Dulwich and HKIS require their students to research all the universities they apply to – the institution’s ethos, values, curriculum and faculty, among others – to demonstrate an informed interest and help convince the admissions officer of the school’s fit.
“Outstanding academics does not guarantee university admission,” Pineda warns. When institutions are choosing between an academically brilliant but self-contained student with a 2,400 SAT score who has little to offer other than study, and someone with a 2,200 score who shows commitment to a cause, they may well opt for the latter.
Admissions officers read through applicants’ supplementary writings and personal statements to discern the individual’s personality, Pineda says. Authenticity will come through in the continuity and singular voice of the writing, while those mixed with other voices, doctored phrases or falsehoods inconsistent with the rest of the application confuse more than impress.
McGarrity also urges students not to “package” themselves into their idea of an ideal candidate.
“Colleges are not after strategies, which could fail. They want to focus on what the student wants, not what the school wants,” she says. “Be authentic; follow your heart.”
The school counsellors’ observations echo the recommendations set out in “Turning the Tide”, a report by the Harvard Graduate School of Education released in January.
Subtitled “Inspiring Concern for Others and the Common Good through College Admissions”, the report is a response to a widespread culture that pushes young people to emphasise narrow academic performance and personal success.
The report is endorsed by a coalition of university admission offices across the US, and is as much a blueprint for reform as a manual of established practices and principles in deciding on college intakes.
It argues that university admissions canshape a student’s character by clearly signalling that schools highly value moral and ethical attributes. Community servicethat stem from the student’s passion is more likely to promote empathy and altruism.
Admission offices should be alert to expensive, high-profile services in exotic places that appear “inauthentic or trumped up” and focus more on the depth of engagement rather than the number of accomplishments in the candidate’s long list of activities, the report adds. It calls for students to list no more than four activities with meaningful engagements in future applications.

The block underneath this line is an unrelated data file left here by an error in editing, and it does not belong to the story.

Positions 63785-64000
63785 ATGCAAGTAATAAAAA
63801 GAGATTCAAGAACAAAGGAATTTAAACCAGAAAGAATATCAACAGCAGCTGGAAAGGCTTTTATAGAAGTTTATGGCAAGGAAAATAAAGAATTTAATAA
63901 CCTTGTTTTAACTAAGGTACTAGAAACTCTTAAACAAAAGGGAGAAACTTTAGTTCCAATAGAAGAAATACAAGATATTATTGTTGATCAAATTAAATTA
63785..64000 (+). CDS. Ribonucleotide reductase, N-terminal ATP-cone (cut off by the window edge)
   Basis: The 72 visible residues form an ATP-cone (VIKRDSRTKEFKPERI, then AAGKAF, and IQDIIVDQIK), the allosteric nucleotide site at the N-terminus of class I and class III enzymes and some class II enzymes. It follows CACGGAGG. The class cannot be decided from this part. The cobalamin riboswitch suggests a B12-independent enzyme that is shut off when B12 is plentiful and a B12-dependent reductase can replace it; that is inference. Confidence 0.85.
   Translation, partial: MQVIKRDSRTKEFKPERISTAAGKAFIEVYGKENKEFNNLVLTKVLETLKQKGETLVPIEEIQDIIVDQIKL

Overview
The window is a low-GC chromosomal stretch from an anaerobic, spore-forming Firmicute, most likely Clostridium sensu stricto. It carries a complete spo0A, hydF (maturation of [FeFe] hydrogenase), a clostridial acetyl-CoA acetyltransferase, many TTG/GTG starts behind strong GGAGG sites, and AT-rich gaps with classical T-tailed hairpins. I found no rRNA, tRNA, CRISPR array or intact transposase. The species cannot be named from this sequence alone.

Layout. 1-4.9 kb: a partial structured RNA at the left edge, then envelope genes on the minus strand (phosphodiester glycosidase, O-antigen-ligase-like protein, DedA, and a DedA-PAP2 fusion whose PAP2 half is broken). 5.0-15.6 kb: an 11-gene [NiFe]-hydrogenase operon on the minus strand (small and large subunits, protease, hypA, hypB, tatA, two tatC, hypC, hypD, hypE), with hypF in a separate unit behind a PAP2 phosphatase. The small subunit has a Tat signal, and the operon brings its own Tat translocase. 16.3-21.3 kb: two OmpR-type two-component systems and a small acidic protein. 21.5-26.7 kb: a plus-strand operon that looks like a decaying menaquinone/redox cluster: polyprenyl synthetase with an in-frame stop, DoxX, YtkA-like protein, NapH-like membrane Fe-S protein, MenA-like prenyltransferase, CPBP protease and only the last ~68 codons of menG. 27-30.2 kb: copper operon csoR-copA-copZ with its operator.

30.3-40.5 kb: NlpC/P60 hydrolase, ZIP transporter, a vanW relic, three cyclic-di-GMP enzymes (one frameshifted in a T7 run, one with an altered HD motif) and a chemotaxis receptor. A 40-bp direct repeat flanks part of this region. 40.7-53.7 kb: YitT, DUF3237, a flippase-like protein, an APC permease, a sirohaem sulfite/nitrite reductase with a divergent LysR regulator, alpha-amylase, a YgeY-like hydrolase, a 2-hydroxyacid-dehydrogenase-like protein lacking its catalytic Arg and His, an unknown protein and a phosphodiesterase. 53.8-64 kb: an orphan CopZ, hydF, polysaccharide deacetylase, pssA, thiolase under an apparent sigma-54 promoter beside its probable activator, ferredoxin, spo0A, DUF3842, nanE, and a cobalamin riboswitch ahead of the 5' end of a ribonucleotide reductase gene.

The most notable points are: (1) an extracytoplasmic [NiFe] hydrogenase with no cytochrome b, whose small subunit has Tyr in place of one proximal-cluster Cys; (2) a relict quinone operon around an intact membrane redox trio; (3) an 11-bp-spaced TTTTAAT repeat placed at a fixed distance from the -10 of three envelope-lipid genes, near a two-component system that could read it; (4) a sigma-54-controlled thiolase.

These recommendations dovetail with McGarrity’s advice to students to “pick one or two passions” ... as well as Shim’s choice of a few activities for deeper engagement.
Coming from a Korean family (his father’s job as an economist took the family to California and Switzerland before they came to Hong Kong), Shim has an instinctive interest in the plight of refugees from North Korea. Admissions officers would also evaluate this through his efforts to teach English and buy school supplies for the refugees.
The Harvard report recommends making admission tests such as SAT optional in order to counteract the destructive pressure on teenagers to achieve high scores. It also helps good universities recruit from low-income families who may not excel in tests but have great potential. Besides the candidates’ academic credentials, their moral character and engagement in society count just as much.
The call to reassess the definition of “achievement” in college admissions will be challenging for many success-driven Asians, especially students who rely heavily on high test scores to gain admission to an elite university.
“Many American students from affluent communities also feel this pressure to focus on their personal achievements – often at a great cost to their health and well-being,” says Alison Cashin, media director of the project that published the Harvard report.
Released from gruelling studies for their SATs, young people will hopefully be able devote more time to engage with the community and have a renewed perspective of their goals in life. They may realise that an Ivy League education is not necessarily the key to future success, says American sociologist Dr Michael Lindsay.
In interviewing 550 US government and business leaders for his study Leadership from the Halls of Power, he found only 14 per cent attended Ivy League universities.
“While it’s important to graduate from college, the cultural and social capital gained at elite schools which help job interviews can be gained in other ways,” says Lindsay, president of Gordon College in Boston.
Nearly three-quarters of the leaders he interviewed gained a variety of skills from trying different jobs, he adds. They have an entrepreneurial spirit and made the most of their youth.
“It’s important to persevere through any trial, even that of rejection to an elite school, which create the kind of grit and resilience that is invaluable to any great leader,” he says.
The Harvard report concludes by urging students to consider the broad range of excellent colleges across the US: “There are many paths to professional success, and students and parents should be far more concerned with whether a college is a good fit for a student than how high-status it is.”
Shim’s family embraces this philosophy, too: his parents are relatively traditional in their views towards study, but don’t impose their beliefs on him and his younger brother, he says.
“They stress to us how important high academic performances are to our future. If we struggle in a particular area of [study], they make sure we spend lots of time working on that weak area ... However, they encourage and support whatever passion we pursue. They believe that the most important thing in life is to live happily and pursuing your interests helps achieve this goal.”